(1) Wherefore, Job, I pray thee.—He begins by professing his sincerity and integrity; and with reference to Job’s expressed desire to find an umpire (Job 9:33), and one who would maintain his right with God (Job 16:21), he declares that he is ready to do so, and that he is, like Job, made out of the clay, and consequently disposed to deal favourably with him.
And the multitude of his bones with strong pain.—Or, reading it otherwise, we may render, And with continual strife in his bones—e.g., rheumatism and gout.
This angel, who is one among a thousand, and discharges the function of an interpreter, is a remarkable anticipation of the existence of that function with God which is discharged by the Advocate with the Father (1 John 2:1; Romans 8:34; Hebrews 7:25). It is impossible for us who believe that all Scripture is given by inspiration of God not to see in this an indication of what God intended afterwards to teach us concerning the intercession and mediation of the Son and the intercession of the Holy Spirit on behalf of man (Romans 8:26). (Comp. John 14:16.)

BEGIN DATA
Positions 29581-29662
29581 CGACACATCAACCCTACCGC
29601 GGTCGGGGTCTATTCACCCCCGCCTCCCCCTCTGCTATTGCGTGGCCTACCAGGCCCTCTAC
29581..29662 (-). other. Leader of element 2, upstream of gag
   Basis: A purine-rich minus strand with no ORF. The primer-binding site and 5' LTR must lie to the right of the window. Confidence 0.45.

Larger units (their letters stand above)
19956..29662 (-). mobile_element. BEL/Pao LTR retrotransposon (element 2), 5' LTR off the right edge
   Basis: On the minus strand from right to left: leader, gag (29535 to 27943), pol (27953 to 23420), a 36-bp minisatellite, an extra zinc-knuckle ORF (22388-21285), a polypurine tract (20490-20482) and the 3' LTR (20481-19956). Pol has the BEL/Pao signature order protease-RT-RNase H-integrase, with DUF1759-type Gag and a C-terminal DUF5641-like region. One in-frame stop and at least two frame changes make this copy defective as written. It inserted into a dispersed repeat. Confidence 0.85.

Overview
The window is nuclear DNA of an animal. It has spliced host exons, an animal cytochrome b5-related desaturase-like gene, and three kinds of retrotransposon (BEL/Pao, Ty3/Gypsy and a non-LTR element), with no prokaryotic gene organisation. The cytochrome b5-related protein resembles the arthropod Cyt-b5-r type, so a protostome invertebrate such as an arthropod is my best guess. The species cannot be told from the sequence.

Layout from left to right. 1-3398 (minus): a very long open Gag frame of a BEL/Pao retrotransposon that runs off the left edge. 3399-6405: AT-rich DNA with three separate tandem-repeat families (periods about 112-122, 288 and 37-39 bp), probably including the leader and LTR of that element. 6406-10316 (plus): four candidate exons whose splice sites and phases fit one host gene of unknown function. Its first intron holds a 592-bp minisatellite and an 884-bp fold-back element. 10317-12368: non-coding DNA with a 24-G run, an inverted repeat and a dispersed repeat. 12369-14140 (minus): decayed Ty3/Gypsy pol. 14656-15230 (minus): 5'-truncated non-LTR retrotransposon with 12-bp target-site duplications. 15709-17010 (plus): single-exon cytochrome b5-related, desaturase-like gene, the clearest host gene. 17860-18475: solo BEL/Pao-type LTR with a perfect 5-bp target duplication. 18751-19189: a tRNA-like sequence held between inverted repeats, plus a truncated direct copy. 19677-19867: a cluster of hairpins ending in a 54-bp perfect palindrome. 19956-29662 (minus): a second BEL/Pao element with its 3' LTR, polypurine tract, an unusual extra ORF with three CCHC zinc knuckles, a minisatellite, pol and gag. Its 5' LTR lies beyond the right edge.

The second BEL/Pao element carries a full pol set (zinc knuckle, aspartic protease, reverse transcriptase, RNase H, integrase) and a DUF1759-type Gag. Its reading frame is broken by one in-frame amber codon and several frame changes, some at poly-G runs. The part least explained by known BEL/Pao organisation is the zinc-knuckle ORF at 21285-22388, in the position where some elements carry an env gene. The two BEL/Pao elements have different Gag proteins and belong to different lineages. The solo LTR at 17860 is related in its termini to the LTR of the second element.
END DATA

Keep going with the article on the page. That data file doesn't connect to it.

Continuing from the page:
And saith—i.e., to the destroying angels of Job 33:22. It is remarkable that it is God who finds the ransom, as it was by God’s grace that the interpreting angel was forthcoming. It is not man’s righteousness that has saved him, but the ransom that God has found, even though God, who judgeth the actions, may have justly recognised what of righteousness there was in man.
Job 33:33If not, hearken unto me: hold thy peace, and I shall teach thee wisdom.